Faculty Leave the Knights to Tackle Tigers

The UCF College of Sciences is proudly sending off two faculty this fall – Chris Parkinson, Ph.D., and Cynthia Young, Ph.D.

Parkinson is a professor of biology and founding director of the Faculty Cluster Initiative. He’s known among students for the Parkinson Lab, where students studied venomous snakes, lizards, marine turtles and small mammals. Parkinson will be relocating his research lab this fall to Clemson University, along with his current grad students and post-doc. He says he’s most excited to apply what he learned at UCF to his new work at Clemson.

“I’ve learned a lot at UCF over the last 20 years,” Parkinson said. “That knowledge will propel me forward and I’ll implement it in my new work.”

“The Department of Biology has grown tremendously in recent years and Chris has definitely played a major role in that process,” said Graham Worthy, Chair of the Biology Department. “He ably represented the goals of the department, the College, and the University in his various capacities as a faculty member, as Chair of the Institutional Animal Care and Use Committee and as Director of the Faculty Cluster Initiative.”

Parkinson will be a tenured faculty member in biological sciences with a joint appointment in the Department of Forestry and Environmental Conservation. His appointment at Clemson includes the whole family. His wife, Cynthia Young, Ph.D., joined UCF in 1997 as an assistant professor of mathematics, earning promotion to professor in 2008. She then went on to serve as an associate dean for the College of Sciences and is stepping down from her current role as UCF’s Vice Provost for Faculty Excellence and UCF Global.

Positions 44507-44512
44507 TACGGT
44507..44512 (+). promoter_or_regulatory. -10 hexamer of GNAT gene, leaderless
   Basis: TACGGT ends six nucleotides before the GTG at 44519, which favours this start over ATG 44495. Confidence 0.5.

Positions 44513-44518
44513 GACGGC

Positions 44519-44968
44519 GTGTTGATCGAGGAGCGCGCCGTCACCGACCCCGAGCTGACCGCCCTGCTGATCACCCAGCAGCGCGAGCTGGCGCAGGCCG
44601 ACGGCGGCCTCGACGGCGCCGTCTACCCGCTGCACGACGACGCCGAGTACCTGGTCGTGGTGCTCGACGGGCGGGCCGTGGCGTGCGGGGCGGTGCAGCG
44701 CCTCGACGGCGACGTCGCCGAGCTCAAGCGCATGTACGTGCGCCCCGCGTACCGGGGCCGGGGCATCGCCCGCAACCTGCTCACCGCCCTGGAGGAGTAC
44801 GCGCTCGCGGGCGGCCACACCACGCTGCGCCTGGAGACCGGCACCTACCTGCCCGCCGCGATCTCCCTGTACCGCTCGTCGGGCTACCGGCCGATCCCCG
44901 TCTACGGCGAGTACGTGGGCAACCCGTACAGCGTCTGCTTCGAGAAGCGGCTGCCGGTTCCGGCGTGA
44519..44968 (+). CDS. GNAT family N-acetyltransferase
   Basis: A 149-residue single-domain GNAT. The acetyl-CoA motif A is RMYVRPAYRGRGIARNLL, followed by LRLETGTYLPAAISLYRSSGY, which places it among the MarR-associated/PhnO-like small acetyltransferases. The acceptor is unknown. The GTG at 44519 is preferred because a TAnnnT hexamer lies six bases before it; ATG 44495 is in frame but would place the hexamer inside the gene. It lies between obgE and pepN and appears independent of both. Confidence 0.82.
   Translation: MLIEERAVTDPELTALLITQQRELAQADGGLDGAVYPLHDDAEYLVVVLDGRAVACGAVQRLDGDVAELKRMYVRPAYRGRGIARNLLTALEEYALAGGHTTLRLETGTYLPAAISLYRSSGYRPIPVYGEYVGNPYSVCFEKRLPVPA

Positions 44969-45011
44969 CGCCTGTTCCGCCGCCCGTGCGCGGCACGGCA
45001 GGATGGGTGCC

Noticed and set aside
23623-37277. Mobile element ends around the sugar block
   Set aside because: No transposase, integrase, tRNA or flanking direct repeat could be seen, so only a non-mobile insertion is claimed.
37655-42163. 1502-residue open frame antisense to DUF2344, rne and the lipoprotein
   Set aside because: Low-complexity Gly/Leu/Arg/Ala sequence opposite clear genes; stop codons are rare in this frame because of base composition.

Young was selected to join Clemson as a founding dean of its new College of Science.

“Leaving creates opportunities for others to lead at UCF and we look forward to watching that happen,” Young said. “I will bring the spirit of a partnership university to Clemson.”

Not to be out done by her parents, their 10-year-old daughter Caroline had this to say before moving to South Carolina, “Go science! Go math!”

“We are sorry to lose Cynthia and Chris’ insight and wit. Clemson is gaining two extremely talented minds,” Provost and Executive Vice President Dale Whittaker, Ph.D., said in a release. “I wish them both every success in their new endeavors, and thank them for making a positive, lasting impact on the institution, their students and their colleagues. UCF is better now than when they found us.”

The College of Sciences wishes Parkinson and Young well, and is thankful for their leadership.

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